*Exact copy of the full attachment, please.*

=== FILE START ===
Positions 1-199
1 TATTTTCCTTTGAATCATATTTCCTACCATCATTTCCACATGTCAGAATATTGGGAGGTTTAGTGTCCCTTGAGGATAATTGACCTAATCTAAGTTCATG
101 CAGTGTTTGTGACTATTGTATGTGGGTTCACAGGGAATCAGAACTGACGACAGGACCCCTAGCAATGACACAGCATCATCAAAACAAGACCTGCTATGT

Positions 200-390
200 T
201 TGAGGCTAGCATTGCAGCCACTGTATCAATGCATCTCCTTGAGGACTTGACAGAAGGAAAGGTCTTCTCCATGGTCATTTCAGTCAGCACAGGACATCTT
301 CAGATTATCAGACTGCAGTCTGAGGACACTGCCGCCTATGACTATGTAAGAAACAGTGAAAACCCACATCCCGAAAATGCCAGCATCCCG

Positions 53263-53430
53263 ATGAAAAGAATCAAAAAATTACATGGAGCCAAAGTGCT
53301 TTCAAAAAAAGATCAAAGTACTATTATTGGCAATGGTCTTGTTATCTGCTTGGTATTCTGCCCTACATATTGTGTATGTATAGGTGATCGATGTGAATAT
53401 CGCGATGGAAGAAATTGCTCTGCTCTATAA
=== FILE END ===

Positions 1-199
1 TATTTTCCTTTGAATCATATTTCCTACCATCATTTCCACATGTCAGAATATTGGGAGGTTTAGTGTCCCTTGAGGATAATTGACCTAATCTAAGTTCATG
101 CAGTGTTTGTGACTATTGTATGTGGGTTCACAGGGAATCAGAACTGACGACAGGACCCCTAGCAATGACACAGCATCATCAAAACAAGACCTGCTATGT

Positions 200-390
200 T
201 TGAGGCTAGCATTGCAGCCACTGTATCAATGCATCTCCTTGAGGACTTGACAGAAGGAAAGGTCTTCTCCATGGTCATTTCAGTCAGCACAGGACATCTT
301 CAGATTATCAGACTGCAGTCTGAGGACACTGCCGCCTATGACTATGTAAGAAACAGTGAAAACCCACATCCCGAAAATGCCAGCATCCCG

Positions 53263-53430
53263 ATGAAAAGAATCAAAAAATTACATGGAGCCAAAGTGCT
53301 TTCAAAAAAAGATCAAAGTACTATTATTGGCAATGGTCTTGTTATCTGCTTGGTATTCTGCCCTACATATTGTGTATGTATAGGTGATCGATGTGAATAT
53401 CGCGATGGAAGAAATTGCTCTGCTCTATAA